Life[ edit ] Bunting was born in County ArmaghIreland.
He fought under the Macdonald banner in the campaign of Montrose, and acted shortly thereafter as chamberlain of Troternish. Martin, who in was "governor to Donald, younger of Sleat. Kilda," which was published inand of "A Description of the Western Islands of Scotland," published in Martin, who was a man of ability and culture, qualified for the medical profession, but he never practised.
He lived latterly in London, where he died unmarried. Nothing seems to be known of Martin Martin in his later years, except that he entered Leyden University, 6th March,and there graduated as M. These particulars, the result of careful research, have come to light since the last edition of Martin in It is particularly interesting to note that in the 17th century a native of the remote Hebrides was in a position to give informative addresses before the Royal Society and to produce and publish works of interest and importance.
Only a Highlander with a full and intimate knowledge of the people and their language could have done so with such sympathy and understanding. Its value is justly held at a high rate, more especially when it Belfast harp festival essay borne in mind that the whole is the result of personal observation.
Martin had the intelligence and enterprise to devote himself to Hebridean investigation a field from a literary point of view almost entirely new and unoccupied, and readers will find his style exceedingly interesting, if often quaint.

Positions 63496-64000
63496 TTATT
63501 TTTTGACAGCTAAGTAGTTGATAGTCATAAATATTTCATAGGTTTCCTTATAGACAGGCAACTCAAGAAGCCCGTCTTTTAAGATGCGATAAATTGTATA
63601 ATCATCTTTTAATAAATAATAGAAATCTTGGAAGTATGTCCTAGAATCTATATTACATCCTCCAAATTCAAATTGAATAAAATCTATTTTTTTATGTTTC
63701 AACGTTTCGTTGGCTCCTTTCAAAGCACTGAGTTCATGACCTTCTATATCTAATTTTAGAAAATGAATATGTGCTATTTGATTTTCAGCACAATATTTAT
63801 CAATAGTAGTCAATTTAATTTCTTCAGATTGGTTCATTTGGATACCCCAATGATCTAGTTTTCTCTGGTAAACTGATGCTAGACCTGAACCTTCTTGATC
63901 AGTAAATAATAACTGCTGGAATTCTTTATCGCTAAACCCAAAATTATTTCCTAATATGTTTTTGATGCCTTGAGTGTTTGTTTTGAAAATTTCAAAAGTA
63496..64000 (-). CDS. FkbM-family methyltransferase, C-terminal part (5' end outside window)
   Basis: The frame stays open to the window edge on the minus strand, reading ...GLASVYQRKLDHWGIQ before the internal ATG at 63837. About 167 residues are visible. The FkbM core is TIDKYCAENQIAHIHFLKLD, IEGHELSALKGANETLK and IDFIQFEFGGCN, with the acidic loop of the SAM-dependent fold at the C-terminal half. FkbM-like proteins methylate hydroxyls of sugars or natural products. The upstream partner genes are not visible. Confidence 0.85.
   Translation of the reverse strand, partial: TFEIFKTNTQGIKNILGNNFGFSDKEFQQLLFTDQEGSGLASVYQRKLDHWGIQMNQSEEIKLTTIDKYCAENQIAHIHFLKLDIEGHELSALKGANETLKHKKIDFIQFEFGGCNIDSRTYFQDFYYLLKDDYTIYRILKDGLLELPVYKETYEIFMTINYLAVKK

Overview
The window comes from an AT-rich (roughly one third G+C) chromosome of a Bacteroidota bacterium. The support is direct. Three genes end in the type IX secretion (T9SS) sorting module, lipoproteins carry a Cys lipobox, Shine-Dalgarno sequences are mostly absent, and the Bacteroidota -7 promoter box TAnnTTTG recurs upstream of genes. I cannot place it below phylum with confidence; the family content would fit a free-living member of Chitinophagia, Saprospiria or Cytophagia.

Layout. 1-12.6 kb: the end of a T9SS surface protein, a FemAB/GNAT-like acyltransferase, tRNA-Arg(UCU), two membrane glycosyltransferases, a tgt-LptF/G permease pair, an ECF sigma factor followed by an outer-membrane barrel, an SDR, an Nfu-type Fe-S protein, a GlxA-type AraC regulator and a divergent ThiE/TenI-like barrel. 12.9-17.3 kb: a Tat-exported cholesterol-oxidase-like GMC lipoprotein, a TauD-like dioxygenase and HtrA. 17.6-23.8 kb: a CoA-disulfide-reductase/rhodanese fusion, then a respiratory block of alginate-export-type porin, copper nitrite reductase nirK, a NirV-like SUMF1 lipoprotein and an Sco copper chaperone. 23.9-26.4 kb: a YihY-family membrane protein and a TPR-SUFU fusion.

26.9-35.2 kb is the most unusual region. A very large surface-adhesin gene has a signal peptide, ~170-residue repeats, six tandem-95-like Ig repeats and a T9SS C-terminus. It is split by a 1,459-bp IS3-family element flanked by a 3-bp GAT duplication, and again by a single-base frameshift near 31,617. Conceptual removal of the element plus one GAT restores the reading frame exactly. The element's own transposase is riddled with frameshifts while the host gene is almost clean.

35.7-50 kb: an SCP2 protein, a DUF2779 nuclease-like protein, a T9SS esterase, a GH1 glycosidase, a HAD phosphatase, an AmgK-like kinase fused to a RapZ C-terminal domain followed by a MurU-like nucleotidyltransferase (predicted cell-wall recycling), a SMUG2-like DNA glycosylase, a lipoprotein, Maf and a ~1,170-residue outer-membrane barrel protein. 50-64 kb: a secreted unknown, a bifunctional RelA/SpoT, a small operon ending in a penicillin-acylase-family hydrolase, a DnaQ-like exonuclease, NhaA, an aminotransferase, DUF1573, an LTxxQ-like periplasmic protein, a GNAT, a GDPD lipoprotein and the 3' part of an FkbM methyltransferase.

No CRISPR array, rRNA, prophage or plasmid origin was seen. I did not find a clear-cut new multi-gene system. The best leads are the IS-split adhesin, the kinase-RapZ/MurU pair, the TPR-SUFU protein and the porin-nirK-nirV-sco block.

His writings formed a new departure in Scottish literature and were for long the only productions of consequence in their especial walk. They have been quoted by all subsequent writers of note who have dealt with the same subject.
As time goes on their value as descriptive of a type of Scottish and Highland life, now to a very great extent a thing of the past, is being more and more realised. The entire literature of this sort left to us is lamentably Belfast harp festival essay and limited in extent.
Had Martin omitted to write what he has written our knowledge regarding earlier life in Celtic Scotland would be much more limited than it is. To round off this volume in an interesting and useful way the publisher has decided to include the "Description of the Western Isles of Scotland" by Sir Donald Monro, High Dean of the Isles This is the earliest description of the Western Islands made from personal observation.
The first printed issue of this extremely rare work was published in Edinburgh in but only fifty copies were printed. In addition to this issue the work was included in one of the volumes of the Miscellanea Scotica.
In a limited edition of two hundred and fifty copies was published. The present edition, like that ofis a verbatim reprint with all the old curious spellings and names strictly retained. This feature should prove of special interest to students who may desire to have the original forms, as noted by Monro, ready at hand.
Of the Dean himself little is known beyond the fact that he travelled through the Isles in on a pastoral visit of inspection. One of the Rectors of St. Mackenzie, the Highland historian, considers that he "was probably the sixteenth century Archdeacon of the Isles with whose description of the Hebrides the historian is familiar.
It is also probable that he did not concern himself with recording many of the names accurately and that in several instances the forms he gives were written down by him from memory some time subsequent to his visit. In any case not a few of them are difficult to identify as well as to explain.
And the sd Capt Hugh binds and oblidges me and my forsds to give up to the sd Sir Donal or his heirs an bond of five thousand merks granted be him to me at Edr the day of years.